Mississippi educators say that it is especially important to drive home the point that slavery was the main driver of the Civil War and that the Confederacy’s interest in states’ rights was inseparable from the economic interest of keeping slave labor.

In this Thursday, Feb. 18, 2016 file photo, Milton Phelps of Jackson, right, stands with Maureen Phillips, center, and her sister Dixie Daniels, both of Gulfport, in calling for a change to the current Mississippi state flag at a rally to remove the Confederate battle emblem from the flag at the state Capitol in Jackson, Miss.

Milton Phelps stands with Maureen Phillips and her sister Dixie Daniels in calling for a change to the current Mississippi state flag in Jackson, Miss.

CREDIT: Rogelio V. Solis, AP

Grem said that his job is to make sure that students understand the Confederate flag in the way historians understand it, as a symbol of slavery, secession, white supremacy, massive resistance to black integration, educational, economic and political rights.

“And to my students that support it, I say, ‘Just ask yourself if you would like to be affiliated with those types of sensibilities and more importantly, do you want to be affiliated with a sensibility of perpetual divison and perpetual rebellion?'” Greg said. “I just want to push them and ask them, ‘What are you rebelling against? What are you for?’ And ask them to reflect on that because that sort of rebellion has been couched in a sense of division or winning against others and others losing, so who are those others and are you comfortable with that, their loss?”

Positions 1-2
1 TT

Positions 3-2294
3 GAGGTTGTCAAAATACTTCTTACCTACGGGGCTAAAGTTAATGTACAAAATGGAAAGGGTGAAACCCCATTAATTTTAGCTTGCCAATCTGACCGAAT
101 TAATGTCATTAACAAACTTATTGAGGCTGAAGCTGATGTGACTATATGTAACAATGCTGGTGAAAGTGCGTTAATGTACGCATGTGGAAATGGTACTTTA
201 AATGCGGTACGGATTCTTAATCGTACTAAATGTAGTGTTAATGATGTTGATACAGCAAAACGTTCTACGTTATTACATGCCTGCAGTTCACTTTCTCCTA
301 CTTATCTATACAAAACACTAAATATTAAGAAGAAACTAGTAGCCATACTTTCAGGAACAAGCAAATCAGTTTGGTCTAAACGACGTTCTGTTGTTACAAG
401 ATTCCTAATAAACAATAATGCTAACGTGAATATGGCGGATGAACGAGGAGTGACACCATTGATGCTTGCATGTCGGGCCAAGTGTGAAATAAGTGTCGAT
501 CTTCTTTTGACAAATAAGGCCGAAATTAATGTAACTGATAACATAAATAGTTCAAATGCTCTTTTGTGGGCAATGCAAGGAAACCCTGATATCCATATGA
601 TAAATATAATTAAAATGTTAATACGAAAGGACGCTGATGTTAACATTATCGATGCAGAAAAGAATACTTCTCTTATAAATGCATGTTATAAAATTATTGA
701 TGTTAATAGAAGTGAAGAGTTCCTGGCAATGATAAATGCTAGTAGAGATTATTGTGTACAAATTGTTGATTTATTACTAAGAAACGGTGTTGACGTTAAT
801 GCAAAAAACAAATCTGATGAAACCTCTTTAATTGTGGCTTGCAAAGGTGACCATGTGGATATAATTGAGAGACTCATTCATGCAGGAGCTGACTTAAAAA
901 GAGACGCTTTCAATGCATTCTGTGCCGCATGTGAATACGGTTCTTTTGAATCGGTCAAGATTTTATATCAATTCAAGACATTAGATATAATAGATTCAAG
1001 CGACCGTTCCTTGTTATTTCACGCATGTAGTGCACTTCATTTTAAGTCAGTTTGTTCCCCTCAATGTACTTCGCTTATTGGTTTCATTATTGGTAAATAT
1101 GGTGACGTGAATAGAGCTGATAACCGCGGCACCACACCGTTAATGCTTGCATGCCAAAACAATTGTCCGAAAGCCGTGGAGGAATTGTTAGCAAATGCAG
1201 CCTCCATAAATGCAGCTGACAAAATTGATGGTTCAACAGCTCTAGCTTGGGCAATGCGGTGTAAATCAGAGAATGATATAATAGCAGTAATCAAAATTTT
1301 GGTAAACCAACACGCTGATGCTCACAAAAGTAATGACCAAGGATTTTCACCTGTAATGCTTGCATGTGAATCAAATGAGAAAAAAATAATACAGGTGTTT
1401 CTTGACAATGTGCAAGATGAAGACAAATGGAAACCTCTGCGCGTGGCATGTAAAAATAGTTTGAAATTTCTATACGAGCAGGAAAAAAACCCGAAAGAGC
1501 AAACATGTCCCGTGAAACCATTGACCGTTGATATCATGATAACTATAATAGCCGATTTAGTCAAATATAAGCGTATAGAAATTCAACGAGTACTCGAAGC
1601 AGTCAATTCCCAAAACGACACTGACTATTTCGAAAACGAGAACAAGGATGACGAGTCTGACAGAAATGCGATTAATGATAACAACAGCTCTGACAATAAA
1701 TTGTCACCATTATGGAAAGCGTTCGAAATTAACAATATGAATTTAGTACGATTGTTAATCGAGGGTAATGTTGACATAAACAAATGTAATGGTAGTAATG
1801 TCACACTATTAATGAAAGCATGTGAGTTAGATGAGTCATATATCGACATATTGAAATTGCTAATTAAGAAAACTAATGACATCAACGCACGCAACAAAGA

Walker teaches Mississippi studies, which explores the history of Native Americans, the Civil War, and the Civil Rights Movement. He says that although he is sure to touch on all of the discussions about how the Confederacy viewed the federal government, he is sure no one leaves his class without knowing that slavery was the main reason for the Civil War and driving force behind the Confederacy.

“During the part about the Civil War, we definitely had discussions about the causes and the reasons for the war, and we’ve had debates on whether it’s about slavery but I don’t think anyone believes or could say, at least in my classroom, that slavery was not the major driving force behind it. We also make sure to talk about the idea of federalism and states’ rights, but I don’t think I’ve ever taken my eye off slavery being a major reason,” Walker said.

What supporting Confederate heritage means for students of color